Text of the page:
Our Magnificent Creator God

We Are All Created Different

6/4/2023

John 1:1-3
 In the beginning was the Word, and the Word was with God, and the Word was God. He was with God in the beginning. Through him all things were made; without him nothing was made that has been made.

Genesis 1:1-4
In the beginning God created the heavens and the earth. Now the earth was formless and empty, darkness was over the surface of the deep, and the Spirit of God was hovering over the waters.  And God said, “Let there be light,” and there was light. God saw that the light was good, and he separated the light from the darkness. God called the light “day,” and the darkness he called “night.” And there was evening, and there was morning—the first day.

Genesis 2:23
And Adam said: ‘This is now bone of my bones and flesh of my flesh; she shall be called Woman, because she was taken out of Man.’

Does God Have A Soul?

The first mention of a soul in the Bible is in the context of the creation of the first man, Adam, in Genesis 2:7: “Then the LORD God formed a man from the dust of the ground and breathed into his nostrils the breath of life, and the man became a living being” (or “a living soul” in the KJV). Unlike what He had done with His previous creations, God made people in His image (Genesis 1:26–27) with His own breath within them. This non-physical part of a person is usually referred to as a soul (Hebrew nephesh).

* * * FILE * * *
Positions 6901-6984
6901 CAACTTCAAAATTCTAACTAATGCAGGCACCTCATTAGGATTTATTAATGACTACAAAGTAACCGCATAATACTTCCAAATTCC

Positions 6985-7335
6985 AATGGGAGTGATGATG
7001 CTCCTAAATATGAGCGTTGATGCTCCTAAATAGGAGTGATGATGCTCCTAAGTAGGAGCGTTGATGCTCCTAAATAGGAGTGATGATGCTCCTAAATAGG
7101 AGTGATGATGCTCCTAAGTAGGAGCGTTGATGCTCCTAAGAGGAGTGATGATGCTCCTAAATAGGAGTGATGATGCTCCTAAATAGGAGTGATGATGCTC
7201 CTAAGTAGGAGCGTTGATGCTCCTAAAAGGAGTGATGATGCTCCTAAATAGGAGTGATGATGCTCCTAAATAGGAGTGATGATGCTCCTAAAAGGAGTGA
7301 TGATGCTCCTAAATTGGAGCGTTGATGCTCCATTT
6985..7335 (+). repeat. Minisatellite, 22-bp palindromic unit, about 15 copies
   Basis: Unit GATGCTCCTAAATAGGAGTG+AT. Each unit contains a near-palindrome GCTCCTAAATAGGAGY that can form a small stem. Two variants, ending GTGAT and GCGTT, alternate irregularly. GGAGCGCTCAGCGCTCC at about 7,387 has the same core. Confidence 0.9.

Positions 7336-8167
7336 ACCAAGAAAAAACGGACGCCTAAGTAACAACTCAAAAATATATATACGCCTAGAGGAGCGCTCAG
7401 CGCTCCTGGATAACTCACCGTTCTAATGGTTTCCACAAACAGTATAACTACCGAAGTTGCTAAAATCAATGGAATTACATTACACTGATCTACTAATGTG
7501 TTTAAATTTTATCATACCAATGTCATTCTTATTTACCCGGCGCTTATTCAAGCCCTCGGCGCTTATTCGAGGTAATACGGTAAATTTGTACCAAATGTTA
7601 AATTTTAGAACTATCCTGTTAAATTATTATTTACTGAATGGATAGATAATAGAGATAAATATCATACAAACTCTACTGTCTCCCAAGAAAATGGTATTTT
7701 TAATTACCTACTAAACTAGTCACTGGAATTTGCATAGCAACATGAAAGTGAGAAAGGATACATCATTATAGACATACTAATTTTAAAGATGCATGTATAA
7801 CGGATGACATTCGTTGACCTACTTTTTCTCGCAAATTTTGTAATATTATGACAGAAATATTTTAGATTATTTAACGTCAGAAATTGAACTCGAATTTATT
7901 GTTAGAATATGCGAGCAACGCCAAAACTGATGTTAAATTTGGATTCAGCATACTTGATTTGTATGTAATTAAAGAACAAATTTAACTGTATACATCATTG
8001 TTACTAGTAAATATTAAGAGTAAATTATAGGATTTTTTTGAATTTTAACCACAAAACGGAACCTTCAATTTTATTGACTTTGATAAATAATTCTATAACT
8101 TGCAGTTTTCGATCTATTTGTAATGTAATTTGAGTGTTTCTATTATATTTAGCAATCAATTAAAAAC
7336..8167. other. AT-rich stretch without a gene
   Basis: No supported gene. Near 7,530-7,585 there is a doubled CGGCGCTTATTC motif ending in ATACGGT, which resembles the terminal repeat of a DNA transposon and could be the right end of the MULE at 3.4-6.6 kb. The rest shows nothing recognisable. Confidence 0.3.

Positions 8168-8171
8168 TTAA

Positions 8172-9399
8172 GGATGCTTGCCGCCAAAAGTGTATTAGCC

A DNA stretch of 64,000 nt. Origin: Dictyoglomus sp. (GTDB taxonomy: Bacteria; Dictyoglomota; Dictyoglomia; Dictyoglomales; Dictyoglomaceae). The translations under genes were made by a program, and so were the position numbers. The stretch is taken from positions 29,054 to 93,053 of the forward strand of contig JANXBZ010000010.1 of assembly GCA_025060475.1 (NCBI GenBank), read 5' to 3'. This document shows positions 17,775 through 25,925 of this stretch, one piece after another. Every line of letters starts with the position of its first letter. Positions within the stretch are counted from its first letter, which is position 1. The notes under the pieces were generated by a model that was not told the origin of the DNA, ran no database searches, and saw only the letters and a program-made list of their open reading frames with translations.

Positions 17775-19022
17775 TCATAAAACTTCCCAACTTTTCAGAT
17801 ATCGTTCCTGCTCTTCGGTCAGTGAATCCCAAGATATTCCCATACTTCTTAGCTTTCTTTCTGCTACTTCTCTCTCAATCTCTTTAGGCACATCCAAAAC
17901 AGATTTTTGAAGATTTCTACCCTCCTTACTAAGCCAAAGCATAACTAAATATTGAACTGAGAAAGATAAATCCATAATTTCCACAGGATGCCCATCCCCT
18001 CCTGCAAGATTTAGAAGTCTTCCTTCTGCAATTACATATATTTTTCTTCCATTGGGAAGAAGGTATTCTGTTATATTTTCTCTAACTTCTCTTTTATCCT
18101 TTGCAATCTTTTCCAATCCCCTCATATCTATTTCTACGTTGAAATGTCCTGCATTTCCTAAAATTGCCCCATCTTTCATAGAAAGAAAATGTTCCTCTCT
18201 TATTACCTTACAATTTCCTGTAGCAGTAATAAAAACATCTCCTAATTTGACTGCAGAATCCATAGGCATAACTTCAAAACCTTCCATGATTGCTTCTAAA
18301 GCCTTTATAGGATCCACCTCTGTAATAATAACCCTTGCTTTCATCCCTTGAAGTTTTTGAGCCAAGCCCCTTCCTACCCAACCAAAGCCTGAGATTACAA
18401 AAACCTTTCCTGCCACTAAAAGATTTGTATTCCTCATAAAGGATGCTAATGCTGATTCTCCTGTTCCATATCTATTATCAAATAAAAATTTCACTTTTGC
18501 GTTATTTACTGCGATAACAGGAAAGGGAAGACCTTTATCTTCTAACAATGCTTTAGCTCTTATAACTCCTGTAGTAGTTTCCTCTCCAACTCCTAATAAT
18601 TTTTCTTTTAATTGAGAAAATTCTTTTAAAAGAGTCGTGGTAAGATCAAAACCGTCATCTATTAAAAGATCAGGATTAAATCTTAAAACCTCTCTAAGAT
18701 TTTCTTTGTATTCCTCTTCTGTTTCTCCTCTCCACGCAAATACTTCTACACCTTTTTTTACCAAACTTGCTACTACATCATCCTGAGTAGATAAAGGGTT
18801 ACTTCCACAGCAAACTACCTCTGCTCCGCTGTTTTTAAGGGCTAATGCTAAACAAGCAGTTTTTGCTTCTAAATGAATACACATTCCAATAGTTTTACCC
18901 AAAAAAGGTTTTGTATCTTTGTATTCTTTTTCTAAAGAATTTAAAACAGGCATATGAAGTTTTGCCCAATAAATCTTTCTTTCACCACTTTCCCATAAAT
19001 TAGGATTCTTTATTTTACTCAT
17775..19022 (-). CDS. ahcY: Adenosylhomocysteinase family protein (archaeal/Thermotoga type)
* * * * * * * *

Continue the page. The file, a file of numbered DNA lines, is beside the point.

Throughout Scripture, people are referred to as having a soul (Psalm 62:5; 104:1; Luke 1:46). Since we are created in God’s image, does this mean God has a soul as well?

There are passages that indicate that God does have a soul: Leviticus 26:11 and Judges 10:16 use a form of the word nephesh in relation to God. And in Jeremiah 32:41, God makes a promise concerning Israel: “I will rejoice in doing them good and will assuredly plant them in this land with all my heart and soul.” However, Scripture also refers to God having a hand or a face, applying human qualities to God in a figure of speech known as anthropomorphism. It could be that biblical descriptions of God’s “soul” are anthropomorphisms similar to descriptions of God’s “hands.” So, we must be careful about saying that God has a soul. God is Spirit (John 4:24), but nowhere in Scripture is it said that God is Soul or that He literally possesses a soul.